With thrust vectoring you no longer turn (as in: the wing creates the force that accelerates you in the desired direction) but you do post-stall maneuvering. Next, you need to distinguish between highest instantaneous turn rate (trading altitude for higher rate) and continuous turn rate (which is limited by the available thrust in most cases).
Turn rate diagram (picture source). It plots flight Mach number on the X axis over turn rate on the Y axis. The bold colored lines show the sustained turn performance of several airplanes. At low speed the turn rate grows in proportion to the maximum possible load factor that the maximum lift of the airplane is capable of. The kink in the lines at around 10 - 12 degree per second shows the thrust limit - in order to fly tighter turns at even higher load factors, more than the installed thrust is needed. Now the curves run almost horizontal along the thrust limit and decline again at high Mach numbers, first at the speed of sound and then when supersonic drag cuts down the possible load factor.
The thin colored lines show the instantaneous turn rate, when altitude loss is permitted. The sharp peak at the maximum load factor (for example 8g for the Su-27 and 9g for the F-15) marks the maximum turn rate when thrust is unvectored and wing lift is used to force the change of direction.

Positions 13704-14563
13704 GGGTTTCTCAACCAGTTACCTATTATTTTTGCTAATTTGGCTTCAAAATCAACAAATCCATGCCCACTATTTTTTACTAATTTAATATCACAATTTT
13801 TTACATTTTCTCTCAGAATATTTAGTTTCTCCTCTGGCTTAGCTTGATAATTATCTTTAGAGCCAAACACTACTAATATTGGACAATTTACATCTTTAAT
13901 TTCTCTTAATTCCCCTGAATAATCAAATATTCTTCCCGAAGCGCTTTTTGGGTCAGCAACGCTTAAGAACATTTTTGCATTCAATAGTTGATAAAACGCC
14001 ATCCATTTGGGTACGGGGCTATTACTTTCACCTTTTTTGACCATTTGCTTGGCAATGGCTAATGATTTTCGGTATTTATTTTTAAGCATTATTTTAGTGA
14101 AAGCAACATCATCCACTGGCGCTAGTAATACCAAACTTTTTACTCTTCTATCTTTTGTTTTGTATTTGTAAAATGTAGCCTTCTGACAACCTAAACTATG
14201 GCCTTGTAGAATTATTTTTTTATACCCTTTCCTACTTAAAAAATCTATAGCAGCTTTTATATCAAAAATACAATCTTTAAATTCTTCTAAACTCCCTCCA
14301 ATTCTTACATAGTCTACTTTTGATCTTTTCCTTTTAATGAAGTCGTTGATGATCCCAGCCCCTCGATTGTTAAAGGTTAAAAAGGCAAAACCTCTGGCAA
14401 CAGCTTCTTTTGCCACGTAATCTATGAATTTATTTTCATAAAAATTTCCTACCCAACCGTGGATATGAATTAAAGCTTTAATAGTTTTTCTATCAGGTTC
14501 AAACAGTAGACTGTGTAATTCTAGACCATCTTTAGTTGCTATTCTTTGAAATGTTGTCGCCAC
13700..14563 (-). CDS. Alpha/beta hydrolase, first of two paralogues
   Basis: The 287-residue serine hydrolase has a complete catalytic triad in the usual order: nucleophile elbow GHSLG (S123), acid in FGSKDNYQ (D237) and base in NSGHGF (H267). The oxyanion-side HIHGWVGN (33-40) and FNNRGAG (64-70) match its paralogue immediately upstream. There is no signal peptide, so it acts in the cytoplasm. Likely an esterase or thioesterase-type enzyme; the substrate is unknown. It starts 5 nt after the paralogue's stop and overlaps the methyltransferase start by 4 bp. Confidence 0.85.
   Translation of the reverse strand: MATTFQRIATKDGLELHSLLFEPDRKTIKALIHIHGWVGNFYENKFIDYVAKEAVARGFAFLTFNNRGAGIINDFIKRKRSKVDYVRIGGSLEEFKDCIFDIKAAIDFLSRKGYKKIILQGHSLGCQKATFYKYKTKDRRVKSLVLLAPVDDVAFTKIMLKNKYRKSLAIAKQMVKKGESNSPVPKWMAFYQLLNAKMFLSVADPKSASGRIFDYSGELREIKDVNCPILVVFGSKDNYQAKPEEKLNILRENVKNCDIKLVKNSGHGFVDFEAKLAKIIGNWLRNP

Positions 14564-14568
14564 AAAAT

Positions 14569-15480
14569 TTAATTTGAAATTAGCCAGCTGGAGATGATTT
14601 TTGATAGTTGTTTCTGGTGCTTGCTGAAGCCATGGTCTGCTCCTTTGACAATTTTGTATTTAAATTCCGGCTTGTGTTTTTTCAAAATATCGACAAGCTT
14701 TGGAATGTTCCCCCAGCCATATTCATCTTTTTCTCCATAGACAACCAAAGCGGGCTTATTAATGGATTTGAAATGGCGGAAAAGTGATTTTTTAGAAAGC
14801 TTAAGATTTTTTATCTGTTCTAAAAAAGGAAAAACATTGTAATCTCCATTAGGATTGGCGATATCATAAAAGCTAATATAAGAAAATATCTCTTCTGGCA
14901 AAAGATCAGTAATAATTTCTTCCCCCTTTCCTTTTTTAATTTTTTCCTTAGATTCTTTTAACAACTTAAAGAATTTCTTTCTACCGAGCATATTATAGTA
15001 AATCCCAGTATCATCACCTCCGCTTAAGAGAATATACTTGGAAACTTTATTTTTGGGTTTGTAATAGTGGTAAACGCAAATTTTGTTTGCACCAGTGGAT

With thrust vectoring the airplane can fly a direction change in a totally different way. It will pull up to reduce speed, then rotate using vectored thrust when flying at low speed in a zero-g parabola. When the fuselage points at the desired direction, it will use the altitude gained in the pull-up to accelerate again, now in the new direction. Now the turn rate depends on how quickly the speed can be reduced and how long it takes to build up new speed. The rotation itself only needs a second or two.
Since a conventional turn also requires to slow down and missile engagement can start as soon as the fuselage points towards the adversary, post-stall turns using thrust vectoring give a decided advantage in a dogfight with missiles.